Students should aim to have at least one relevant internship during their undergraduate career. A strong internship should last a couple months (or more) and be in the industry you plan on entering, if not somewhat related. Internships show future employers that you not only have work experience but that you’ve also “tried and tested” out what your future career may be. You’ll most likely develop the majority of your practical, hard skills before entering the workforce in these positions. And you don’t have to wait until senior year to get an internship; you should visit the career services office as soon as you settle in on campus to learn about all the internship opportunities available to you.
Many schools offer semester, year-long, or summer study abroad programs for credit. Students may also choose to study abroad privately with an outside program. Either way, studying abroad is great for showing your future employer that you have multicultural experience and can work well with people from different backgrounds. Did you learn a foreign language while you were there? Take any interesting classes? Participate in an internship? Make your study abroad experience stand out on your résumé!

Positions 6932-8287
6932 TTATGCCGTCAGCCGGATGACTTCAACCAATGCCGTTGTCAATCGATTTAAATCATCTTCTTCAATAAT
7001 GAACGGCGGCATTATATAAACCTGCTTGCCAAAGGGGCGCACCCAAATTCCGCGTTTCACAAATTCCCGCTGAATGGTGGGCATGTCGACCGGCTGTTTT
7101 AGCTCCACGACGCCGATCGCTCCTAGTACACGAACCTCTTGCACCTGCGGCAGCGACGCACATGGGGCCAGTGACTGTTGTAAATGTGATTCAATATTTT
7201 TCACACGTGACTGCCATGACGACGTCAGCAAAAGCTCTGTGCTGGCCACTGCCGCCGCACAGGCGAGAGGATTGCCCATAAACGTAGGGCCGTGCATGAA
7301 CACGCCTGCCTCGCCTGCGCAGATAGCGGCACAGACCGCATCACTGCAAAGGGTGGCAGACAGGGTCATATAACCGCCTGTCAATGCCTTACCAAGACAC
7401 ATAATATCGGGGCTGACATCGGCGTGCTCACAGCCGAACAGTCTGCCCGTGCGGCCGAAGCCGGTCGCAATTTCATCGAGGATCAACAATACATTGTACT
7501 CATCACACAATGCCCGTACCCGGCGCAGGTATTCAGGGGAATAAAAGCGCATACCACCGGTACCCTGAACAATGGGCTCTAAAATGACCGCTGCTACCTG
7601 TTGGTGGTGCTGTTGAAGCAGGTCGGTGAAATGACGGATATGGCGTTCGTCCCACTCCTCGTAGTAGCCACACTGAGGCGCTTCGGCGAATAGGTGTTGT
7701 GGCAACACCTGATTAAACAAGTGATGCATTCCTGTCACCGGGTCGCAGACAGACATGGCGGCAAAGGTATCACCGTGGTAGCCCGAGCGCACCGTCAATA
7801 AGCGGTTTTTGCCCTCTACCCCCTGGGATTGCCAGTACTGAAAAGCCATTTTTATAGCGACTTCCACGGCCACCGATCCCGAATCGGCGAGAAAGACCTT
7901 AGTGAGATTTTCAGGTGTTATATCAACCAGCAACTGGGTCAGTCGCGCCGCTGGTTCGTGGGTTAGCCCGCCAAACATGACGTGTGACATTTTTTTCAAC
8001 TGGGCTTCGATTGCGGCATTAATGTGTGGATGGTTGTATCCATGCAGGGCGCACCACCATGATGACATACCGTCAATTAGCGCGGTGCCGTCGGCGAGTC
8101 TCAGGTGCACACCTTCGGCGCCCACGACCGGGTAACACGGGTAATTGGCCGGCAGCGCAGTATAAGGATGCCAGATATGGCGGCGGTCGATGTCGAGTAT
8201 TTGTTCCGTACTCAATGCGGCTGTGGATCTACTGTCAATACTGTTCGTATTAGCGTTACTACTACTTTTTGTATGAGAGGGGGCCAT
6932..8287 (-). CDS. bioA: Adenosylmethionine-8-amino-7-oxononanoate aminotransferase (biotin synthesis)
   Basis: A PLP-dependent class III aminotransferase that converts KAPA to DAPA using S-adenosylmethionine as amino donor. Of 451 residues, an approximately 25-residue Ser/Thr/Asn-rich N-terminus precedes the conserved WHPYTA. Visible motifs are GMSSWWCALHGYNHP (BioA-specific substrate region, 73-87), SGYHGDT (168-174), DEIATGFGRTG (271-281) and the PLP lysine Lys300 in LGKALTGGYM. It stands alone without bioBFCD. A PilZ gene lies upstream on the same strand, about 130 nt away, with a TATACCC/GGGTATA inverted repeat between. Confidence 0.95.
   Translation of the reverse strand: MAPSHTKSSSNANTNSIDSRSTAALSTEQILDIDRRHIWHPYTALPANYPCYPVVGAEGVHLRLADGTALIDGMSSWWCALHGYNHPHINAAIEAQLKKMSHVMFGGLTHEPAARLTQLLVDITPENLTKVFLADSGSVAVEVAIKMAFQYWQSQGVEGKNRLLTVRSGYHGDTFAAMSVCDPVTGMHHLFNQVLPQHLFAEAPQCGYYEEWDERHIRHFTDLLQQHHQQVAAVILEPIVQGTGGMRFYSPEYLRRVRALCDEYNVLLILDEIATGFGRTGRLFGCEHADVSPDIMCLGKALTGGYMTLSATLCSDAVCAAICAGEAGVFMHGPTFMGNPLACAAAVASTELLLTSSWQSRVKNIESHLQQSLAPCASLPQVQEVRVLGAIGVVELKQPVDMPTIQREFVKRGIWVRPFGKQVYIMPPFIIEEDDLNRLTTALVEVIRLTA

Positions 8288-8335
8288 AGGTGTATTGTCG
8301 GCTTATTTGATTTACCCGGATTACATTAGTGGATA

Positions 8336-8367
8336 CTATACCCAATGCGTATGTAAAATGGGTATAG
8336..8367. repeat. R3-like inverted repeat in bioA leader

While the degree of writing skill needed will vary depending on the job, no matter what position you are in, having the ability to write concisely and clearly is an asset. You’d be surprised how many people in the workforce today don’t have solid writing skills! Whether you write for a publication on campus, have your own personal blog, or have published academically, you should highlight your writing skills through your experience.